Oil Drops Below $100 a Barrel on Concern Growth Will Slow, Gain in Dollar
Crude oil tumbled below $100 a barrel as commodities dropped the most in two years on concern that economic growth will slow and as the dollar strengthened against the euro.
Oil fell 8.6 percent after the Labor Department said applications for jobless benefits rose to the highest level since August, a signal that fuel demand may drop. Silver led declines in the Thomson Reuters/Jeffries CRB Index. The dollar advanced after European Central Bank President Jean-Claude Trichet said he wouldn’t raise interest rates.
“We’ve got a bit of a blood bath going on now,” said Peter Beutel, president of trading advisory company Cameron Hanover Inc. in New Canaan, Connecticut. “Once the ECB refused to raise rates we saw the dollar take off and the drop in commodities accelerate.”
Crude oil for June delivery fell $9.44 to $99.80 a barrel, the lowest settlement on the New York Mercantile Exchange since March 16. Futures have tumbled 12 percent over the past four days and had the biggest one-day decline since April 20, 2009. Prices are up 25 percent from a year ago.
Crude oil may drop as low as $98 a barrel after breaching technical support to settle below its 30-day moving average for the first time since February, according to technical analysis from Again Capital LLC.
Futures declined from the settlement, falling as low as $98.25 a barrel in after-hours electronic trading on the Nymex. The exchange extended the trading limit for a one-day move in crude to $20 from the usual $10 after the close of floor trading. When the limit is reached, the exchange halts trading beyond it for five minutes.
The dollar increased as much as 2.1 percent to $1.451 per euro, the highest level since April 26. A drop in the greenback makes commodities priced in the U.S. currency more attractive for investors.
“The euro is getting pounded and that’s putting pressure on all of the commodities,” said Stephen Schork, president of market consultants The Schork Group Inc. in Villanova, Pennsylvania. “Markets fall faster than they rise.”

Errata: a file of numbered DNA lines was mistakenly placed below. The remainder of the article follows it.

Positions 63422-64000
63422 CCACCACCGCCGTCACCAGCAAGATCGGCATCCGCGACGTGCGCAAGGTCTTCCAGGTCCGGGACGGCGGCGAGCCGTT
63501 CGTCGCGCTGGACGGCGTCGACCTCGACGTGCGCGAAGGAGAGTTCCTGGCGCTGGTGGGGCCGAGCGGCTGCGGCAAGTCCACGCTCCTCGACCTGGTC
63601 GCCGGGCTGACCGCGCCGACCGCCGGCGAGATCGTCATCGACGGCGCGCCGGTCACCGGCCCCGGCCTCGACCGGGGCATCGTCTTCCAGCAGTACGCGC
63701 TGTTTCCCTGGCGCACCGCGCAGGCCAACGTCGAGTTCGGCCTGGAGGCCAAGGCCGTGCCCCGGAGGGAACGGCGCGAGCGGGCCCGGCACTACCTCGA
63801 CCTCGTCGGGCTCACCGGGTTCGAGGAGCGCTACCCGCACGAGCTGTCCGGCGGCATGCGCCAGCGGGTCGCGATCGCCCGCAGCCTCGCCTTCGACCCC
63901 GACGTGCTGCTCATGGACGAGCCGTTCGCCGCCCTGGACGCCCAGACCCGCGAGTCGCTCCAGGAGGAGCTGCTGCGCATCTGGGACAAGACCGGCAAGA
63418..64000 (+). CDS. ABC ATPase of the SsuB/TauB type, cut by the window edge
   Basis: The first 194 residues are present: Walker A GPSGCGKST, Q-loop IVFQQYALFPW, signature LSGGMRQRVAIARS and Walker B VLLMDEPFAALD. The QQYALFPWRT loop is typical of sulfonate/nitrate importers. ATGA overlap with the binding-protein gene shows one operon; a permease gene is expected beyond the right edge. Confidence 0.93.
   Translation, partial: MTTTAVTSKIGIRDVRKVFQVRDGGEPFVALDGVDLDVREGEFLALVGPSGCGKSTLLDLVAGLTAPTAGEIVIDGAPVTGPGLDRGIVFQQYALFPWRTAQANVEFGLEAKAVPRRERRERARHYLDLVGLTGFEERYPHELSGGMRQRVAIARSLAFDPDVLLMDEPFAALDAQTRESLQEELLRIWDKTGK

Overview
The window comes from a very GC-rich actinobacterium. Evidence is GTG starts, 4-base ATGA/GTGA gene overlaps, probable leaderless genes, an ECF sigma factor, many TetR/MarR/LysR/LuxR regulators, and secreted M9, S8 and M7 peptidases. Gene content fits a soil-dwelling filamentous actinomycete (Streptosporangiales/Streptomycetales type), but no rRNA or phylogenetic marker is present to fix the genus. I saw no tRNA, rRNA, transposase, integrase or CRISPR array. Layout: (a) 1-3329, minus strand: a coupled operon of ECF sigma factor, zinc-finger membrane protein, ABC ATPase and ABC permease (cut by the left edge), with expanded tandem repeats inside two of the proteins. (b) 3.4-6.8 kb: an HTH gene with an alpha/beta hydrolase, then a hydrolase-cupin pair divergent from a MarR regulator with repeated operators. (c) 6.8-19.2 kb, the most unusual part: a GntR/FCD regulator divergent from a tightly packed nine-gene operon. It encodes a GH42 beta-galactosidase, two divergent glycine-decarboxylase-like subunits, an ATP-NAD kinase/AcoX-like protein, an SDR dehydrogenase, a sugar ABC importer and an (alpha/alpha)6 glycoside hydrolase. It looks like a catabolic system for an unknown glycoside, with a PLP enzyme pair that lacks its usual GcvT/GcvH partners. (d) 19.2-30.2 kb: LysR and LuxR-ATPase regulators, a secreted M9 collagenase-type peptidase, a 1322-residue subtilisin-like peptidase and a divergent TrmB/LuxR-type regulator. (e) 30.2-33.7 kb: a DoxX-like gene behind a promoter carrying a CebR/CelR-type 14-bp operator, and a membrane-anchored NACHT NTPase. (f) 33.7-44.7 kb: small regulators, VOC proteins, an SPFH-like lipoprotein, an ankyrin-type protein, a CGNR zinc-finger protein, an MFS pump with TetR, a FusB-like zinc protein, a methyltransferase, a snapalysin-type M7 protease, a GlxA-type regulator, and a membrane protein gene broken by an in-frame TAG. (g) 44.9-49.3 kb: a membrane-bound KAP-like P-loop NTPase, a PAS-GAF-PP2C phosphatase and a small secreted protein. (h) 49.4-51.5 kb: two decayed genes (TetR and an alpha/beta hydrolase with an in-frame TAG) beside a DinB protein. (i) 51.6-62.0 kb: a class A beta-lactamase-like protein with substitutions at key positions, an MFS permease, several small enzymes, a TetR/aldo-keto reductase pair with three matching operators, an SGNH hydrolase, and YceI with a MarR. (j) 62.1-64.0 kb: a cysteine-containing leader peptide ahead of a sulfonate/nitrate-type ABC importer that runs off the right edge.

Economists forecast 410,000 U.S. jobless claims, according to the median of 46 projections in a Bloomberg News survey. A report tomorrow is anticipated to show employers in the world’s largest economy hired 185,000 additional workers in April.
Factory orders in Germany unexpectedly dropped in March. Orders, adjusted for seasonal swings and inflation, fell 4 percent from February, the Economy Ministry in Berlin said today. Economists had forecast a gain of 0.4 percent, according to the median of 22 estimates in a Bloomberg News survey.
“The spike in weekly jobless claims here and the drop in German factory orders today follow a series of weak economic data points,” said John Kilduff, a partner at Again Capital LLC, a New York-based hedge fund that focuses on energy. “The ECB is stepping back from tightening, which is ending the commodity inflation trade. This is a significant recasting of the environment.”
The Thomson Reuters/Jefferies CRB Index of 19 raw materials dropped 4.9 percent to 341.07, the lowest level since March 16. All but one of the commodities were down, led by silver’s losses. The CME Group Inc. raised margin requirements for the precious metal by 84 percent in less than two weeks.
“We clearly had a combination of a commodity bubble and security premium pushing prices higher,” said Michael Lynch, president of Strategic Energy & Economic Research in Winchester, Massachusetts. “The commodity bubble burst with the increase in silver margins and the killing of Osama bin Laden has reduced the security premium.”
Oil has climbed 9.2 percent in New York this year as unrest toppled leaders in Tunisia and Egypt and spread to Libya, Algeria, Bahrain, Iran, Oman, Syria and Yemen.
Brent crude oil for June settlement plunged $10.39, or 8.6 percent, to $110.80 a barrel on the London-based ICE Futures Europe exchange. Futures fell to $109.02, the lowest price since March 16.
U.S. gasoline consumption dropped 2.2 percent to 8.94 million barrels a day last week, an Energy Department report showed yesterday. Total fuel demand slipped 6.4 percent to 18.3 million barrels a day, the lowest level since November 2009.
“Today’s jobs numbers were poor, adding to the perception that the economy is moving back into a period of malaise, which would lead to a drop in energy demand,” said Phil Flynn, vice president of research at PFGBest in Chicago. “Weak demand could previously be blamed on lousy weather. Now we’re probably seeing the impact of high prices and a weaker economy.”
Gasoline for June delivery tumbled 22.71 cents, or 6.8 percent, to settle at $3.0954 a gallon in New York, the lowest intraday price since March 30.
Regular gasoline at the pump, averaged nationwide, increased 0.3 cent to $3.985 a gallon yesterday, the most since July 24, 2008, AAA said on its website.
Oil volume in electronic trading on the Nymex was 1.05 million contracts as of 3:48 p.m. in New York. Volume totaled 610,259 contracts yesterday, 15 percent below the average of the past three months. Open interest was rose to a record 1.63 million contracts.
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